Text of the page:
Ghana: Legislative Instrument on Tobacco Control laid in Parliament

Government has laid before parliament a Legislative Instrument (LI) aimed at regulating activities of tobacco use in Ghana. The Instrument will among others allow for the full implementation of section six of the Public Health Act (Act 851) which deals with tobacco use in the country.

The draft LI has been with the Ministry of Health since July 2015, however, several attempts in the past by stakeholders to urge action on it have proved futile.

Earlier, the Minister of Health Mr. Alex Segbefia had justified the delay in forwarding the document to Parliament by attributing it to the fact that the Legal department of the Ministry was working on several health related documents for the consideration of Parliament and the LI on tobacco control was key among them.

He said the strategy was to send all such documents at a go instead of sending them in bits and that was the main cause for the delay.

Following the passage of the Public Health Bill into law in 2012, smoking in public places was declared unlawful. Also, the sale of tobacco to minors was declared illegal as well as a ban on open publicity and sponsorship of public events.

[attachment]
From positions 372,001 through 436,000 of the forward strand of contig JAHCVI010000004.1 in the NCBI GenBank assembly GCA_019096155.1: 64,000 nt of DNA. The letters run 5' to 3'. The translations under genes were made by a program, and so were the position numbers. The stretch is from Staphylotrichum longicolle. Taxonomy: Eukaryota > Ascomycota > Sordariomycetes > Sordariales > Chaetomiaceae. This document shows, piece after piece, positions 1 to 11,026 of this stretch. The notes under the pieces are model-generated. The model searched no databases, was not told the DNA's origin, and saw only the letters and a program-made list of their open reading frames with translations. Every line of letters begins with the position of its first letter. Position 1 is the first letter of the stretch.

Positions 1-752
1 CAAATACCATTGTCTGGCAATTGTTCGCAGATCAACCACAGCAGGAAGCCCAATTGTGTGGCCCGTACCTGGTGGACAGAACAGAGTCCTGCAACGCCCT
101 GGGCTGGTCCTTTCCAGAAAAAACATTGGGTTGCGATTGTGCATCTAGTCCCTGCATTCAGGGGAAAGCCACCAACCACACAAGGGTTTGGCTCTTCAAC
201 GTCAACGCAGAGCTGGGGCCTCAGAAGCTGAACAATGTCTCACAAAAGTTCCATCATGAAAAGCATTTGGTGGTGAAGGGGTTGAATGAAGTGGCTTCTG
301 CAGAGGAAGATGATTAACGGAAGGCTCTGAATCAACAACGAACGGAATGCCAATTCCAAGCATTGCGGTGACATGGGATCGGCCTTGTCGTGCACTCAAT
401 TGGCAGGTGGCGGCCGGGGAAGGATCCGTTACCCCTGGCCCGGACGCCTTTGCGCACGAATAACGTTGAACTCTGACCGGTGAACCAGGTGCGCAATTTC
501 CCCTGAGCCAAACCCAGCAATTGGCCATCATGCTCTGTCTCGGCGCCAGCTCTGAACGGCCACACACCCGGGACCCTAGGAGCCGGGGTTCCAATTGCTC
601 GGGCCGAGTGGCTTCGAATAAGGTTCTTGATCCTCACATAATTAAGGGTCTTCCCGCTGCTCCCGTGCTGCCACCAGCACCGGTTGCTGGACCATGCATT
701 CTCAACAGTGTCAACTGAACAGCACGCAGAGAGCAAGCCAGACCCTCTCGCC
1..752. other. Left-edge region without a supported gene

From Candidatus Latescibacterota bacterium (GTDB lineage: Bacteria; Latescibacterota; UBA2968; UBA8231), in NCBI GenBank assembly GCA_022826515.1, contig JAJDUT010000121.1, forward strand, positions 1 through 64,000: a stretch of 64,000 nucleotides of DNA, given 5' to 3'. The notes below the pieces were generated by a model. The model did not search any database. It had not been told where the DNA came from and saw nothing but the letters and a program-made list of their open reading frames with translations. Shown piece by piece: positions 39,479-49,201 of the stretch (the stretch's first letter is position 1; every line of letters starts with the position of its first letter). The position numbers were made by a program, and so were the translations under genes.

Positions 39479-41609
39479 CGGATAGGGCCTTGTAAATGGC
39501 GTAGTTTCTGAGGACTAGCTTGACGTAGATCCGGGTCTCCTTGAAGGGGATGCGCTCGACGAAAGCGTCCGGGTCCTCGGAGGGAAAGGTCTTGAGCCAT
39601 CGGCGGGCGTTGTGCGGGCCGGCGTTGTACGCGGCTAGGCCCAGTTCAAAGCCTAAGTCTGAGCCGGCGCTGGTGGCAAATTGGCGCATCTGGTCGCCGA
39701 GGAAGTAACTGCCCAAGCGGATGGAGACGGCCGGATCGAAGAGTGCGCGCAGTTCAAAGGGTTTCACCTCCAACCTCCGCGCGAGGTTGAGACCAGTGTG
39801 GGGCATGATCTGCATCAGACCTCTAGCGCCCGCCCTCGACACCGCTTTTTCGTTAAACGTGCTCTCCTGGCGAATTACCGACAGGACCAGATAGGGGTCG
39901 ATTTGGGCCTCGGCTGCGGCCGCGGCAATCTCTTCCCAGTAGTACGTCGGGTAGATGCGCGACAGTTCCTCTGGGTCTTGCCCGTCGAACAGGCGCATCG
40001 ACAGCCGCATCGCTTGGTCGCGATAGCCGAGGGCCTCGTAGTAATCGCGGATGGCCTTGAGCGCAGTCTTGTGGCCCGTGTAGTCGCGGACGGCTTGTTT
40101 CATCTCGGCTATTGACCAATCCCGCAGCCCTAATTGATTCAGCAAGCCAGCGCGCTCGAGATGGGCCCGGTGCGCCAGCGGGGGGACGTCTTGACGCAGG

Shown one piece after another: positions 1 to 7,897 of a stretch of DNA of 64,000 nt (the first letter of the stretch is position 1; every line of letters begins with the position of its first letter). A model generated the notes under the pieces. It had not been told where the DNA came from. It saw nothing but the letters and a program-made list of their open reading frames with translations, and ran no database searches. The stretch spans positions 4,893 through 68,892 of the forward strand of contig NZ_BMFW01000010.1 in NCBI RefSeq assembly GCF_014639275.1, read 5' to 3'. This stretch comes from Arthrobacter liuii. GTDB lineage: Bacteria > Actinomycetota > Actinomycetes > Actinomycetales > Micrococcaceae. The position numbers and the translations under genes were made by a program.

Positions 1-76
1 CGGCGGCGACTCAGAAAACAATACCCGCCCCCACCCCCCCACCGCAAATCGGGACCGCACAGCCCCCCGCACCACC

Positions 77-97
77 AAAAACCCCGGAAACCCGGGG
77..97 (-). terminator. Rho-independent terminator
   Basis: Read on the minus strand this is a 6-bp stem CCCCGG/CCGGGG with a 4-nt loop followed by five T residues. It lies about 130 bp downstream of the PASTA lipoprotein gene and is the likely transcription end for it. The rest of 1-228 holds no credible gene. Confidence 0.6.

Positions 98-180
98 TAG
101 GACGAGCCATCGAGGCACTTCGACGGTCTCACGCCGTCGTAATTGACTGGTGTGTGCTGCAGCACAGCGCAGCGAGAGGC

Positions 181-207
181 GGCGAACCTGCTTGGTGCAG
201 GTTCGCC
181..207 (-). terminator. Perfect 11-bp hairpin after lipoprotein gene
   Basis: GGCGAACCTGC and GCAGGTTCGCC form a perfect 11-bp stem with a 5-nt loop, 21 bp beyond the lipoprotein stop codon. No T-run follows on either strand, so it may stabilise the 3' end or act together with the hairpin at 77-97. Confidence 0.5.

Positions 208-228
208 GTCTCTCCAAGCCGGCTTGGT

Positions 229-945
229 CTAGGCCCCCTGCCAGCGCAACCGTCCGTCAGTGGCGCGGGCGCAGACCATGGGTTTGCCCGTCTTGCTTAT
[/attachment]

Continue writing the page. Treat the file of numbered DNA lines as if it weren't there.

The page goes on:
Media Alliance in Tobacco Control (MATCO), Vision for Alternative Development (VALD) and other stakeholders have been agitating for a strong Tobacco Control legislation for Ghana in the interest of the people. The organizing secretary of MATCO, Mr. Clement Akoloh told “it is refreshing news for all of us. We have been on the tail of the government over this issue for long and we are happy that it is about to end. We must protect future generations in Ghana from the harmful effects of tobacco”.

Ghana’s Public Health Act (Act 851) was passed by Parliament and assented to by President John Dramani Mahama in 2012.

Chapter six of the Act provides for the control of tobacco use in the country. Among others the law bans smoking in public places, the sale of cigarette to children and tobacco advertising. It is in accordance with the World Health Organization’s Framework Convention on Tobacco Control (WHO FCTC).



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